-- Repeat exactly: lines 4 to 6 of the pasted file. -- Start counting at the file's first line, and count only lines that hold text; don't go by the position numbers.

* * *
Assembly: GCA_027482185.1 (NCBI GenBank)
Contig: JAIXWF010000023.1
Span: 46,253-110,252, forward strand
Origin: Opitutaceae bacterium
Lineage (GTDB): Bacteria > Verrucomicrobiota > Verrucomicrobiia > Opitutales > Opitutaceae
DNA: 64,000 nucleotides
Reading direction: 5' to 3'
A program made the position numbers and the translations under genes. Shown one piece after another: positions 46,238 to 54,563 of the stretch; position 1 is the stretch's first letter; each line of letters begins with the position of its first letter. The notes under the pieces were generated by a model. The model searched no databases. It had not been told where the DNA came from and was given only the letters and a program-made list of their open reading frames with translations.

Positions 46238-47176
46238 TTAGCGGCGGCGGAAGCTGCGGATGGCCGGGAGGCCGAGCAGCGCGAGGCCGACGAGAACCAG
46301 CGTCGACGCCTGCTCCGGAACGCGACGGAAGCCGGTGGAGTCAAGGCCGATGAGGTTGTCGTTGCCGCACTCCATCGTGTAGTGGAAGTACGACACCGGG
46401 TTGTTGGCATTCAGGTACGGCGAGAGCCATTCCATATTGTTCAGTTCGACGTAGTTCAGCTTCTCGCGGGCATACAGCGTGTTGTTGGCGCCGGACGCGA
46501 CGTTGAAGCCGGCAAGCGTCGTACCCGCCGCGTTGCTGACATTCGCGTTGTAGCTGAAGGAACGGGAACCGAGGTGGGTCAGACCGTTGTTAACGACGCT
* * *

Origin: Opitutaceae bacterium
Lineage (GTDB): Bacteria > Verrucomicrobiota > Verrucomicrobiia > Opitutales > Opitutaceae
DNA: 64,000 nucleotides